Volume 8, Issue 8 (September 2011)
Developing Acceptable Surface Limits for Occupational Exposure to Pharmaceutical Substances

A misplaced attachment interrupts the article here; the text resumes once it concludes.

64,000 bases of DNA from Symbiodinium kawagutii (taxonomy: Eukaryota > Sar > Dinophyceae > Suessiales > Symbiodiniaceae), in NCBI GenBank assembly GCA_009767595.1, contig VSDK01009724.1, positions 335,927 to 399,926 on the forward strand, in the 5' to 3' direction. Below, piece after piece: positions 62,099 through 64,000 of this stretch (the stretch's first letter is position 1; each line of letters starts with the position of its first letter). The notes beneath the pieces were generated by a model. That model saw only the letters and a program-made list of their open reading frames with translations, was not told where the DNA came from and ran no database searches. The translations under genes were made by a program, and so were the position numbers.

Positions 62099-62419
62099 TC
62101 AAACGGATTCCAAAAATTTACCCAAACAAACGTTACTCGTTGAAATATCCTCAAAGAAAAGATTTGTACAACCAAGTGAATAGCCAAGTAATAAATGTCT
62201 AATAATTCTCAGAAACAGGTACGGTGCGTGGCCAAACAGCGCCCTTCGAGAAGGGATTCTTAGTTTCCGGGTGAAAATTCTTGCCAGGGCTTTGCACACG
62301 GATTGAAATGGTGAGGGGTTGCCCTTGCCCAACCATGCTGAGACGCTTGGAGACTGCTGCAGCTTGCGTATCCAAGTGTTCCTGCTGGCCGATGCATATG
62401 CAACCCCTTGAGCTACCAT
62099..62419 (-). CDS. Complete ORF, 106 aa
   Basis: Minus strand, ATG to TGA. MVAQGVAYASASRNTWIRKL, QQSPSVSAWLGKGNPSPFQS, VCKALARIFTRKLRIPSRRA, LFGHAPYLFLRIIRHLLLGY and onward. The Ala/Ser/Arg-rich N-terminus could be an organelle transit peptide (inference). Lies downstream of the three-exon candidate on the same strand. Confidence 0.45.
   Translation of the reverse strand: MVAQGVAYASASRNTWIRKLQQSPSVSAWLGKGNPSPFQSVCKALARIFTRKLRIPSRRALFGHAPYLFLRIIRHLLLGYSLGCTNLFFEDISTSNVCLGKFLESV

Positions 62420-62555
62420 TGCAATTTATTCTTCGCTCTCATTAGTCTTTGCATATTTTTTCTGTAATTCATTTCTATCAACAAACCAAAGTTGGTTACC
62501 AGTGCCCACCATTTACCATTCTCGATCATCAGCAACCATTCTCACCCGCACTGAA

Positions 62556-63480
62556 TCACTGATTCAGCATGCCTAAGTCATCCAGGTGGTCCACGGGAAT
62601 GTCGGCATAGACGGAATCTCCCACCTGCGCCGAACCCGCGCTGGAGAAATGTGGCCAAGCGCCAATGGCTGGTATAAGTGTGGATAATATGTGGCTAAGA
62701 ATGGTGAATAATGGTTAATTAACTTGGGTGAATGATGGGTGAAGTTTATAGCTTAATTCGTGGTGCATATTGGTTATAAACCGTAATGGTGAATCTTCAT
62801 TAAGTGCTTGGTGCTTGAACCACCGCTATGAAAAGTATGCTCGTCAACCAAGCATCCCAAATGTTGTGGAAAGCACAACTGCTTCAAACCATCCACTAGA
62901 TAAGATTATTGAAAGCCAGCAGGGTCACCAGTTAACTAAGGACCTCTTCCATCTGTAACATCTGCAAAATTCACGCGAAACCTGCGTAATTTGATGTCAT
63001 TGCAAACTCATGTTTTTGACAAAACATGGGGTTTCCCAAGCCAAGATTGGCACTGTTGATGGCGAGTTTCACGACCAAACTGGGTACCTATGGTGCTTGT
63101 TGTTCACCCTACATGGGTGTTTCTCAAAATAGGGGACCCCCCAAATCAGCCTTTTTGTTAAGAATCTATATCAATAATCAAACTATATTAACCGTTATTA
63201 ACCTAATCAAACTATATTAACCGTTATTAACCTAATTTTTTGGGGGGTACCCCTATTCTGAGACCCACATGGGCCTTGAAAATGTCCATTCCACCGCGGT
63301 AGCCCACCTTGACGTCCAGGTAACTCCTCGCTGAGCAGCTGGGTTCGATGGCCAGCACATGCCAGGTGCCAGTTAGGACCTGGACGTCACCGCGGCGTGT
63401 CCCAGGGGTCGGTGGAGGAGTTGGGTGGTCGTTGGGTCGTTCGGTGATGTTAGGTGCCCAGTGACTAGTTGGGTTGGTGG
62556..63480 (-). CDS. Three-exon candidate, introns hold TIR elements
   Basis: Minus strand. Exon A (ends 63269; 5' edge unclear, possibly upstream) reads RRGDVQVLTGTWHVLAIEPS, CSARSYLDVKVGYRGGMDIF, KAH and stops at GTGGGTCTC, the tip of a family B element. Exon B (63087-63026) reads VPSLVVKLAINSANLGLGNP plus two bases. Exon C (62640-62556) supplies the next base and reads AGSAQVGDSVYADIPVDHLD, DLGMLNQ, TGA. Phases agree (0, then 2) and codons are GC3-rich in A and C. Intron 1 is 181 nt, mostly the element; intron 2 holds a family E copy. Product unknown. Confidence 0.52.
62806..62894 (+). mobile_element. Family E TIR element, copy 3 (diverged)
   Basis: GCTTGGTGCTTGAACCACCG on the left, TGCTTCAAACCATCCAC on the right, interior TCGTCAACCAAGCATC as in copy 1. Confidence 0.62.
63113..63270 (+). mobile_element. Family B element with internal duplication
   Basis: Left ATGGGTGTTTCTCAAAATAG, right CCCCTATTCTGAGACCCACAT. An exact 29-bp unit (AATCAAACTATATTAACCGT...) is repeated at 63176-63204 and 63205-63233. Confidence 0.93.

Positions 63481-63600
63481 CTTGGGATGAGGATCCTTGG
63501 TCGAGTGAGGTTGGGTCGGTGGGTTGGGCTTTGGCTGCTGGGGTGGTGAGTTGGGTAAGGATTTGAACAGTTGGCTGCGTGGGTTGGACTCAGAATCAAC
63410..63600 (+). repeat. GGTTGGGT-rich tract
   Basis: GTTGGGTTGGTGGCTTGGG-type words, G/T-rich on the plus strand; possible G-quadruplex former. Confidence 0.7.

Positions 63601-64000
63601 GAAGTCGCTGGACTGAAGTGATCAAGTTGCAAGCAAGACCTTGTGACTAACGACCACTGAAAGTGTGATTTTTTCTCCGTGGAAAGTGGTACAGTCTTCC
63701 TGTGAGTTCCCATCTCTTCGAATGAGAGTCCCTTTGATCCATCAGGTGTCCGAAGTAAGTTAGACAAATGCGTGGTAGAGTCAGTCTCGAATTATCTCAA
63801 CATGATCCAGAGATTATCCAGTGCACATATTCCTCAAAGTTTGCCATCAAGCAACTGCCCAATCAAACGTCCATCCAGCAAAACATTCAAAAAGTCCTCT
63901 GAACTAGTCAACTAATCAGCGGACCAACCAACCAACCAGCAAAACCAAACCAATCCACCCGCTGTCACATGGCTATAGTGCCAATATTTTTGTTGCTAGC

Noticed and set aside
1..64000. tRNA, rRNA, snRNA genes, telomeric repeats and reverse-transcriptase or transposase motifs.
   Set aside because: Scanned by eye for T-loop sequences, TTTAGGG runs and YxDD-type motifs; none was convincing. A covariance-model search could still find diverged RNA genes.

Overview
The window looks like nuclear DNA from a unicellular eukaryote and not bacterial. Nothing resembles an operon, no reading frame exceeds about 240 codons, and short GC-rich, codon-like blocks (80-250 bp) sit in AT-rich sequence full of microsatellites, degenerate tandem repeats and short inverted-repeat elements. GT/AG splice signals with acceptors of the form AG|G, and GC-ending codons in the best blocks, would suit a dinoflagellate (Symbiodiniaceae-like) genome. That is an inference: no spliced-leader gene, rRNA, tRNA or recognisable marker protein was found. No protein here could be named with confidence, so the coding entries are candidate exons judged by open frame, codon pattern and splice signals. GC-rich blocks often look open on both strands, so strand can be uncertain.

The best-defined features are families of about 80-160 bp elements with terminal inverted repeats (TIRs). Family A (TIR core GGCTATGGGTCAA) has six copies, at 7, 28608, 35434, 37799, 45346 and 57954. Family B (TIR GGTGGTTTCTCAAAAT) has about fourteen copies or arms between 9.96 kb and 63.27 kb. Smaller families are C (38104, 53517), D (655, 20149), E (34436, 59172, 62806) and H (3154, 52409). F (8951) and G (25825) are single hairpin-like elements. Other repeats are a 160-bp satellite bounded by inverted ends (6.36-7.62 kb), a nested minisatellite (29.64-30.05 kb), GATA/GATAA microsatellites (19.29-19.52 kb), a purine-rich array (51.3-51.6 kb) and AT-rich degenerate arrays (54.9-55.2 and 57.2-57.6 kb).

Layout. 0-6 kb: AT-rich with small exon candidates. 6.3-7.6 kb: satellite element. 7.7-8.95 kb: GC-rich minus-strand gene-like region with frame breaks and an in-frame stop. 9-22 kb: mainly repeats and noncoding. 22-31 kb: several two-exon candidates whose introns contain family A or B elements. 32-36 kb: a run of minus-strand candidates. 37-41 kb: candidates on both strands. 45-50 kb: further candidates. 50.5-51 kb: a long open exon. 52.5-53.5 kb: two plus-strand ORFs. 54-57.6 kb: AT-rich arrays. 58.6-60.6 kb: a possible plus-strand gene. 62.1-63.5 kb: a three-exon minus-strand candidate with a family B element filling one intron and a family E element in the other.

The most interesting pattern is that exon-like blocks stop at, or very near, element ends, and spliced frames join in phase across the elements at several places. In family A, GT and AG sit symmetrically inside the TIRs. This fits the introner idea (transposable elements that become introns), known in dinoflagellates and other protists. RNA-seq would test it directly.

Acceptable surface limits (ASLs) are developed in order to establish a quantitative measure for the potential risk from exposure by dermal contact. In the pharmaceuticals industry, ASLs are used for protection against active pharmaceutical ingredients that are known to cause pharmacological or toxicological effects. An ASL can be used, together with appropriate analytical methods and industrial hygiene monitoring, to assess workplaces for potential dermal exposure and to protect the health and safety of individuals who might come in direct contact with contaminated surfaces in the workplace. ASLs are also used to evaluate the adequacy of housekeeping measures and the effectiveness of engineering containment approaches, or to determine whether a chemical is present on surfaces where it is not intended to be (e.g., in lunch rooms or offices, or on the outside surfaces of packaging materials). However, they should not be confused with cleaning limits for the surfaces of manufacturing devices that might come into contact with the drug product, which are set to minimize cross contamination between drug products and to protect end-users (e.g., patients taking drug products) as opposed to workers. A number of parameters must be evaluated in order to accurately develop appropriate and scientifically supportable limits. These include the dose or concentration that will cause the potential effect, the degree of chemical transfer from contaminated surfaces to the skin, and the rate or amount of percutaneous absorption. In practice, this information is usually limited or unavailable. Additionally, there has been very little regulatory guidance on the setting of ASLs. Consequently, in order to calculate an ASL, various assumptions must be made by health and safety professionals regarding how dermal exposures might occur. As quantitative data become available, the ASL can be adjusted accordingly. An overview of the setting of health-based and performance-based ASLs for pharmaceutical substances from animal and human toxicological data is provided.